| Dec 03, 2009

Back to HomeFeature Article - December 3, 2009South Frontenac CouncilBy Wilma Kenny

The meeting began with the swearing-in of Councillor Ron Vandewal as Deputy Mayor of South Frontenac Township, for the year 2010.

Sydenham Triathlon to Continue

Terry McKinty spoke on behalf of a delegation representing the Sydenham Triathlon. He noted that the success of this summer's event owed much to township staff, volunteer committee members, the Legion and staff and pupils of SHS. Over 400 people attended.

He asked Council's permission to begin planning for a second triathlon on July 4, 2010.

McKinty said there were some issues to address, e.g. in relation to the route, but he thought the race could become an annual Sydenham event on the Sunday after Canada Day. Councillor Stowe thanked him for their donation to the Cat trail. Mayor Davison asked whether the event needed to be renamed from "Kingston" to "Sydenham." McKinty said they were downplaying the name Kingston, but wanted to keep it in the title one more year, to help out-of-town participants locate the area more easily.

Colebrook Road Concerns

Harrowsmith resident Monica Brown began her presentation to Council by saying that after a man died on her front lawn, she began to talk with her


Colebrook Road neighbours, and learned that they all had grave concerns about traffic along that road.  Speeding, both by cars coming off Road 38, and along Colebrook Road from the west topped the list: over the years, more than 20 pets have been killed.  Other concerns included: the six-way intersection at Road 38, two schools, blind entrances to the cemetery and the Golden Links hall across the road, lack of sidewalk or shoulder for pedestrians and horse riders, and heavy trucks using the road as a shortcut. Several residents admitted to the unadvisable practise of driving slowly in the centre of the road to slow speeders.

She said a number of solutions had been proposed, but the three top choices seemed to be: setting a speed limit of 40, more signage, and greater OPP presence. Other possible traffic calming measures might include rumble zones, crosswalks on 38, extending a sidewalk to the Golden Links hall, or constructing a roundabout.

Stowe mentioned flashing lights activated whenever school's in session.

Robinson said that although he agreed with Brown's concerns, some of her suggestions, such as an extended sidewalk, or lowering the hill past the cemetery, could be prohibitively expensive. As for needing crosswalks, Robinson said that very few children lived west of 38, and any who were east of the highway were bussed to school.

Mayor Davison congratulated Brown on an excellent presentation, saying Public Works Manager Segsworth would review her report and bring his recommendations to Council. Meanwhile, they would ask the OPP for more frequent patrols.

Private Lane Upgrading Assistance

The 2009 Bedford District road budget had contained $10,000 for the purpose of subsidizing up to 50% of private lane improvements, with the goal of making them more accessible to emergency vehicles. Segsworth said the pilot program has not been as well known or understood as anticipated, but he felt it is worthwhile, and worth continuing. Those who have used it are very appreciative of help from the municipality.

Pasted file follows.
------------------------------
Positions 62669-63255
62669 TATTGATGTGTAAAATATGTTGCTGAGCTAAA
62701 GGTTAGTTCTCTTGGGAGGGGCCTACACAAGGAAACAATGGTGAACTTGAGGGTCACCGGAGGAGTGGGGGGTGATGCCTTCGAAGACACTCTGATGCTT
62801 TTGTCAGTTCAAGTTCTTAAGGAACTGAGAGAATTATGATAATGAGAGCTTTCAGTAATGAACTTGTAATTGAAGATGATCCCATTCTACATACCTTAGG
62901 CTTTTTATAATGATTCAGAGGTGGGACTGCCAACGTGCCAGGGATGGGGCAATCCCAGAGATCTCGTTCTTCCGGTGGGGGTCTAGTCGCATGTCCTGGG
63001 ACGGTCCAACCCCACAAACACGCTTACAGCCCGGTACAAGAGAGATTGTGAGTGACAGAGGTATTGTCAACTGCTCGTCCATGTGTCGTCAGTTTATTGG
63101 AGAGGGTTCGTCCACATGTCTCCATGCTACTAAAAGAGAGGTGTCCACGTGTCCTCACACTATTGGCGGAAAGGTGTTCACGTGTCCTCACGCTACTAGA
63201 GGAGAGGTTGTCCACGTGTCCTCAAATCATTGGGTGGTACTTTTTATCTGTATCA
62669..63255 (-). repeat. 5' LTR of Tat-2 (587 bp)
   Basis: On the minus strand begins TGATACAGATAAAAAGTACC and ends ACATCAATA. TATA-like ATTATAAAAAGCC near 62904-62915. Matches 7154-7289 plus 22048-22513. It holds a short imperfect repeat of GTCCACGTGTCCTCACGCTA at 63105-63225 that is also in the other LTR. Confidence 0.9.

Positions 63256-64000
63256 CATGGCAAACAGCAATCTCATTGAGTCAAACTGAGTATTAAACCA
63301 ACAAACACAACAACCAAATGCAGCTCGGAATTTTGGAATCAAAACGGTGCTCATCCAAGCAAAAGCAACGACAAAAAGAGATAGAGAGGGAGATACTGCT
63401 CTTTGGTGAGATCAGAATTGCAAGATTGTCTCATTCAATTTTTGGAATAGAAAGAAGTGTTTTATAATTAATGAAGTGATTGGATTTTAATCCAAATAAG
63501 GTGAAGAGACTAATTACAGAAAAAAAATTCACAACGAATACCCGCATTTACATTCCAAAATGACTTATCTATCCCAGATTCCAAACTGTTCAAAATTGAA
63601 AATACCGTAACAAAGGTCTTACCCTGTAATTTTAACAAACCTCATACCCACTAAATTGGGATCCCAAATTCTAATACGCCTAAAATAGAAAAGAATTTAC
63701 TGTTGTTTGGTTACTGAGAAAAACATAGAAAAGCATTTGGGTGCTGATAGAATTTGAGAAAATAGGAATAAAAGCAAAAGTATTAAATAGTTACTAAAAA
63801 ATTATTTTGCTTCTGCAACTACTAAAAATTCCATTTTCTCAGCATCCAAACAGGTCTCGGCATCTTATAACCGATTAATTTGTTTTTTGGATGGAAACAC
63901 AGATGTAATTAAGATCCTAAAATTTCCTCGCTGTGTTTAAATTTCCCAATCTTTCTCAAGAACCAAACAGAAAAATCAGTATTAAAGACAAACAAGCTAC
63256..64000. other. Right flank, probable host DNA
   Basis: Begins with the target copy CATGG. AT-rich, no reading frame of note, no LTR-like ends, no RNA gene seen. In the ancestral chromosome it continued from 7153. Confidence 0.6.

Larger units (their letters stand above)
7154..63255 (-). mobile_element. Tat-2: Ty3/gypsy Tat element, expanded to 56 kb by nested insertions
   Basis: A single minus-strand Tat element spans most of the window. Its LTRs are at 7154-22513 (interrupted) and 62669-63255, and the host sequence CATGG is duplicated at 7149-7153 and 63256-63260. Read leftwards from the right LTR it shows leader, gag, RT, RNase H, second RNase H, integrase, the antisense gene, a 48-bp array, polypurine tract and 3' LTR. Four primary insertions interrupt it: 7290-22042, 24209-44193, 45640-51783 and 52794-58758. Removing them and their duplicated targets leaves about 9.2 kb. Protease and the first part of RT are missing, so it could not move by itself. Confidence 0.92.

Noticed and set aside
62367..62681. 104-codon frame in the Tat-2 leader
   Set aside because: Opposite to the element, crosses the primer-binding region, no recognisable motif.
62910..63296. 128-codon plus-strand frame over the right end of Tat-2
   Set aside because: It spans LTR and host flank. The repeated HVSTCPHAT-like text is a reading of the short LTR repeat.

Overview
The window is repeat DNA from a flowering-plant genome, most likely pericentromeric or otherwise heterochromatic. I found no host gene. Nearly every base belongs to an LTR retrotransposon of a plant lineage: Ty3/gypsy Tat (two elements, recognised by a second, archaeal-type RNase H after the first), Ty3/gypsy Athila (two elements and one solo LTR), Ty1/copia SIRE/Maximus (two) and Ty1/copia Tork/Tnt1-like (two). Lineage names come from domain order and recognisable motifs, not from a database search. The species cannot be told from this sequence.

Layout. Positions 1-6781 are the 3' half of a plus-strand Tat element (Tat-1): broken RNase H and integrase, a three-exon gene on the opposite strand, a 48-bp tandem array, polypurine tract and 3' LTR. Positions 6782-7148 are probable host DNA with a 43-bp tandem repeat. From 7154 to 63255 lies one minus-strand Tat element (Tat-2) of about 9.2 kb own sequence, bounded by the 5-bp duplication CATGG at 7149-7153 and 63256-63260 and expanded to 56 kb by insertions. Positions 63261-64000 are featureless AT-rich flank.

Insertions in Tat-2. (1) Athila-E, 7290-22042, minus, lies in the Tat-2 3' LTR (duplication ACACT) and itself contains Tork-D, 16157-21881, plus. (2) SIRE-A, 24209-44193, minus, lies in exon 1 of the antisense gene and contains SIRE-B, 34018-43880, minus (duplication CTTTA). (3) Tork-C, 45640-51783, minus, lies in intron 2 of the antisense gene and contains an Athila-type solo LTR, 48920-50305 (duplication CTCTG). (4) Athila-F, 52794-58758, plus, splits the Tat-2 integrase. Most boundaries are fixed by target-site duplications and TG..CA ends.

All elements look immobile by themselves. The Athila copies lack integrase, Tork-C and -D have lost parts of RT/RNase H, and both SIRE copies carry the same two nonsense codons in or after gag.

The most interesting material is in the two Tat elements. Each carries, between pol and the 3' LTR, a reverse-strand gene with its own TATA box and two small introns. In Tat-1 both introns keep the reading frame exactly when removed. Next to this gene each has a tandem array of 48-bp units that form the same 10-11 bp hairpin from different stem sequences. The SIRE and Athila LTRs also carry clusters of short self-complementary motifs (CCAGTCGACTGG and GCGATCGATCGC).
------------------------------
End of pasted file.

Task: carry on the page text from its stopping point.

Deputy Mayor Vandewal said that he had been sceptical of the program, but now "I don't think it's such a bad idea." Mayor Davison agreed, but pointed out that the township had as many miles of private as public roads, wondering how the program could be moved into amalgamation.

Robinson asked how the township collected the money: Segsworth said they dealt with road associations, not individual residents, and the onus was on the associations to complete and pay for the upgrading, before applying to the township for a (post inspection) rebate.

Bedford Hall Kitchen Renovations

Four tenders were received, ranging from the lowest, $23,625 up to $52,000. CAO Orr said the low bid was thorough, and the contractor, Shelley Home Improvements, was well recommended. SHI's bid was approved.

Township Reserves Look Healthy

Councillor Fillion had asked for an update on the township's reserve funds. Accordingly, the treasurer prepared a Year To Date Reserve report, which shows that as of November 19th, the township has over $16 million in reserve.  Some questioned whether this high an amount was appropriate: Mayor Davison reminded them that the roads transfer payment from the city was slated to run out in a few more years. Council agreed to discuss this and other questions in more detail as part of budget deliberations when treasurer Bracken is present to explain the figures. It was noted that the year-end figures would be different. Many portions of the fund were earmarked for specific future expenses, such as landfill site closures, equipment replacement, etc.

Architect seeking to lower costs at Sydenham Library

By Jeff Green

Gerry Shoalts of the Shoalts and Zabach Architects had just received the preliminary cost estimates for the Sydenham Library when he brought them to a meeting of the committee of South Frontenac Council that is overseeing the project last month.

The numbers were not good, $350,000 over the projected $2.25 million construction cost. While a federal/provincial grant is in place to cover 2/3 of construction costs, it is capped at $1.5 million, so anything over $2.25 will come from South Frontenac ratepayers.

Gerry Shoalts has been looking more closely at the plans, and will return to the committee this week. Possibilities for cost savings include simplifying the design of the building, abandoning the goal of attaining a LEEDS Silver energy efficiency standard, or eliminating some rooms.

Construction is still expected to commence next year, with a completion date no later than March 2011.

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